After a truncated hearing season filled with furrowed brows, skepticism and hawkish posturing about leftover appropriations unspent, the House Armed Services Committee is authorizing even more funding than the National Nuclear Security Administration requested for fiscal year 2021 — and they’re not even cutting a submarine from the Navy to do it.

Committee staff made the stunning disclosures in a briefing Thursday with members of the Capitol Hill press corps.

As part of its version of the 2021 National Defense Authorization Act, the House Armed Services Committee has authorized the civilian nuclear weapons agency to spend roughly $20 billion in the fiscal year that begins Oct. 1, and even to spend $50 million more than requested on nuclear nonproliferation programs.

Although House Appropriators have threatened not to follow through and actually provide the requested funding in a spending bill slated for markup July 10, just getting the 2021 request through both the House and Senate Armed Services Committees goes down as a coup for Lisa Gordon-Hagerty, administrator of semi-autonomous DoE branch.

Gordon-Hagerty championed the roughly 20% annual raise for the National Nuclear Security Administration (NNSA) from late last year to just before the COVID-19 lockdown, first going up against Secretary of Energy Dan Brouillette, who reportedly favored a smaller number, then beating the drum for the money in open forums on Capitol Hill.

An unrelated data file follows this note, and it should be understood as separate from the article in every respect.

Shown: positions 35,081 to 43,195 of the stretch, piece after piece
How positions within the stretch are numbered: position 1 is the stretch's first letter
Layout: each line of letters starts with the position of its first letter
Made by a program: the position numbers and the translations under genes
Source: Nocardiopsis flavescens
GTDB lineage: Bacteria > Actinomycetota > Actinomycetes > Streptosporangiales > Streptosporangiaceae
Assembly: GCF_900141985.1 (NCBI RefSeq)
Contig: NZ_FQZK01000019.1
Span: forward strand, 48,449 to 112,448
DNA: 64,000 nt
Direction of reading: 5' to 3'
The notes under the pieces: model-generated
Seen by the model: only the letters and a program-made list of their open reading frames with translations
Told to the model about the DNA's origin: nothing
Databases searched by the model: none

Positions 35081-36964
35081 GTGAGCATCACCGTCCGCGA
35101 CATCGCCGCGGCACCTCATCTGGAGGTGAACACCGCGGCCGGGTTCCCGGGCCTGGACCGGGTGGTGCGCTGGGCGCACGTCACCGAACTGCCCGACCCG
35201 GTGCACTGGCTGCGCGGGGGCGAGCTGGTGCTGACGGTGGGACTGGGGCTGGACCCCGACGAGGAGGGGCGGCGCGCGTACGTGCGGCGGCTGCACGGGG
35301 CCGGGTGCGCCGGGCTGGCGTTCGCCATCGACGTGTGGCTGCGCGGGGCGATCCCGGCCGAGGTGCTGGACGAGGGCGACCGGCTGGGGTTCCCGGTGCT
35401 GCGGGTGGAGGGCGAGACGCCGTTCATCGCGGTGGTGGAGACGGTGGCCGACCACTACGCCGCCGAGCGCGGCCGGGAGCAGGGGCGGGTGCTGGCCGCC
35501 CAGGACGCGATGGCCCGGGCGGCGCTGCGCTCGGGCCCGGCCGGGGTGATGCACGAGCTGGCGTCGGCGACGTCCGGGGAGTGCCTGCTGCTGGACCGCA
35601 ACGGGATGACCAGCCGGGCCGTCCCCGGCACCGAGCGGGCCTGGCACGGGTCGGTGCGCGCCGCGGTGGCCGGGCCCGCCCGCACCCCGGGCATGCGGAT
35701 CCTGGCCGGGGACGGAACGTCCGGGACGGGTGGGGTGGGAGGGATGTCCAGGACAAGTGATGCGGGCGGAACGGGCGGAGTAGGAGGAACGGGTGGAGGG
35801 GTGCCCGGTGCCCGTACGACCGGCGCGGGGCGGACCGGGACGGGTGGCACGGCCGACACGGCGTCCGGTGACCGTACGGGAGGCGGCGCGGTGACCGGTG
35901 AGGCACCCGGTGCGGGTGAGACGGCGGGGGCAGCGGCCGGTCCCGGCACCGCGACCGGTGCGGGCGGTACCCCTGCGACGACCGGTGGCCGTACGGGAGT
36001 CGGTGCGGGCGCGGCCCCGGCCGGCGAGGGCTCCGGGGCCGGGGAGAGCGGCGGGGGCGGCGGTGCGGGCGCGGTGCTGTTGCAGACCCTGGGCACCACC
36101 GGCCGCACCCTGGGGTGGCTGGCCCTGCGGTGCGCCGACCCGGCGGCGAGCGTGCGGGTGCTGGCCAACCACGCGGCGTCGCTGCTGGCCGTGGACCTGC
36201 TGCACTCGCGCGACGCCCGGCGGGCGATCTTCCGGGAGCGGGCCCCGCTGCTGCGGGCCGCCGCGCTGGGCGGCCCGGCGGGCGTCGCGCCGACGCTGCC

The NNSA’s 2021 request gave some nuke wonks sticker shock, coming as it did after the agency predicted last year that it would need a roughly $17 billion budget for 2021. As first reported in the conservative publication The Dispatch, Gordon-Hagerty went to battle for the budget just authorized after yearlong internal NNSA study claimed the nuclear modernization program that started in 2016 was underfunded by more than $15 billion from 2020 to 2025.

As part of nuclear modernization programs, the NNSA is refurbishing the B61 nuclear gravity bomb, the W88 submarine launched ballistic missile warhead, and preparing refurbs for the W87 warhead will tip the Air Force’s next fleet of silo-based, intercontinental ballistic missiles, known as the Ground Based Strategic Deterrent.

The civilian agency is also seeking $53 million for early work on the W93 warhead, which will be the first new nuclear warhead designed since the end of the Cold War. The missile tip, to be fitted on the successor to the submarine-launched Trident II D-5 ballistic missile, will be tucked into a brand new Mark 7 aeroshell the Navy will develop.

The NNSA is also working on a pair of plants, one at the Los Alamos National Laboratory in New Mexico and one at the Savannah River Site in Aiken, S.C., to make new plutonium pits: fissile nuclear weapon cores that trigger the fission chain reaction that provides nukes with their city-destroying explosive power.